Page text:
The controversial proposal to create a Municipal Management District (MMD) to fund Flower Mound’s River Walk at Central Park development died in Austin on June 13—the last day of the 2013 Texas Legislature session.
Actually, the MMD was never born, because Gov. Rick Perry didn’t place the proposal on the calendar for consideration by lawmakers. The River Walk development itself, however, is still alive.
During a public presentation Thursday evening at Salerno’s Restaurant in Flower Mound, developer Mehrdad Moayedi of Centurian American Acquisitions said the project has a target start date of August 1st.
“Even though the MMD failed down in Austin today, we plan to put a Public Improvement District (PID) item on the November ballot for voters,” said Moayedi. “The development itself won’t need to change, MMD or PID doesn’t change the design or amenities—just how it’s funded.”
As outlined in the town’s charter, a PID requires approval of the town’s registered voters, while Texas State law mandates legislature approval to create an MMD. Neither funding option involve municipal money.
“Both function in the same way a residential HOA does, where the owners are aware of what the annual assessment fee will be before signing,” said Moayedi. “The difference between the two is that with an MMD things are built to put a tax base in place and then private investor’s bonds bought to achieve the total improvements. A PID means that a developer’s reputation is the basis used for private investors—banks, insurance companies or other kinds of large corporations—to get tax-free bonds. Once the bond improvement requirement is fulfilled, then only the assessments on the property owners continue.”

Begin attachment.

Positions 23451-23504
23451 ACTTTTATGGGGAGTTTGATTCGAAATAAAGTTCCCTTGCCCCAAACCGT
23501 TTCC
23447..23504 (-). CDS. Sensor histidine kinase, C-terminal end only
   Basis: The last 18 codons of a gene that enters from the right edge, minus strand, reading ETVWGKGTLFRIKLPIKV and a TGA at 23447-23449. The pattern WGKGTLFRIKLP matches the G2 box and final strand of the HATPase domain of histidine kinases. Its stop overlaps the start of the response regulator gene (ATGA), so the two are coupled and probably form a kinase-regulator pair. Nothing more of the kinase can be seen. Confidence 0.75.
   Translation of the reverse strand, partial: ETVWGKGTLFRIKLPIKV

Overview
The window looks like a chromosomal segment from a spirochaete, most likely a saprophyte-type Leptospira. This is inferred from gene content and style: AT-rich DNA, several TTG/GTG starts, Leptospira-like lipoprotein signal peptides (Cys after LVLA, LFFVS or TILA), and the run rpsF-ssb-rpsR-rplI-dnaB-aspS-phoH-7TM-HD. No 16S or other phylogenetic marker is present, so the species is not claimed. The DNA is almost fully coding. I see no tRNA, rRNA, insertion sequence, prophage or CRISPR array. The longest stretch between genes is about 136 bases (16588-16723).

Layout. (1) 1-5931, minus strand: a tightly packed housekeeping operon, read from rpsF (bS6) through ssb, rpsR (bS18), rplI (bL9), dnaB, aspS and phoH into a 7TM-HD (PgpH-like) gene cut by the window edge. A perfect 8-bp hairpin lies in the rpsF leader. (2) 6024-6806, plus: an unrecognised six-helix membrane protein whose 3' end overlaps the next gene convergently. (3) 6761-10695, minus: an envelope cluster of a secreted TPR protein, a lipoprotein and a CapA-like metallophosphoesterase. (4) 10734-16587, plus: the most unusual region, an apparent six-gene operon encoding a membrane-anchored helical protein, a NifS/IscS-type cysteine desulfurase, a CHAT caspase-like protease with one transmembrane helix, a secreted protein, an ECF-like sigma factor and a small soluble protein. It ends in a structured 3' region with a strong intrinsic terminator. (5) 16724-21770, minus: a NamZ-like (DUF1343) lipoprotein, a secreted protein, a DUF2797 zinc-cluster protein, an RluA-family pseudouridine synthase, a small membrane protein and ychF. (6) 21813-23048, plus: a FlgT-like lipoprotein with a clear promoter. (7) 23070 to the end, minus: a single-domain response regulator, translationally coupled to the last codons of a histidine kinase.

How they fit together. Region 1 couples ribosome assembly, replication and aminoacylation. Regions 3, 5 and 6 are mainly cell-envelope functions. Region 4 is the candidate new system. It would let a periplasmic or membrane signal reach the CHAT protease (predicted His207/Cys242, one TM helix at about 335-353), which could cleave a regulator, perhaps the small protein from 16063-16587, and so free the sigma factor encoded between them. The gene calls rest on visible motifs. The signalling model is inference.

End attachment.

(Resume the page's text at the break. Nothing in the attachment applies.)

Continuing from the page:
Both funding methods are public transactions, but use private bonds.
The more than 30 audience members were mainly residents of The Forums subdivision, which is located between FM 2499 and the River Walk project to the east.
Moayedi addressed questions regarding the greenbelt area, potential sound issues related to the proposed amphitheater and the placement of landscaped berms to help obstruct the view of parking areas.
The dredging and building of the river area with retaining walls and a 14-foot waterfall amenity, plus additional infrastructure, will begin in August and should take six to eight months to complete. The development will break ground months prior to the November vote result.
“We’re good developers and good guys,” said Moayedi. “We’re not here just to make money. We want to give Flower Mound a high-quality product that will draw people here to shop and dine and spend their money in town.”
When asked what might happen should the PID not pass, he said that the town’s 2012 TIRZ #1 Capital Improvement Plan Budget designates $5 million for River Walk improvements, which would be used to help finance the water-related development.
Moayedi said he has every confidence about the PID passing.
“Centurion has 17 high-quality developments across Texas,” he said. “We have one in Grapevine and Trophy Club, as well as in Westlake. Also coming in to help with the commercial side of the development is Jeff Blackard who developed “Adriatica,” a similar project in McKinney.”
A follow-up meeting is scheduled for Wed., June 19, from 7 to 9 p.m. at Trietsch Memorial United Methodist Church, 6101 Morriss Rd. in Flower Mound.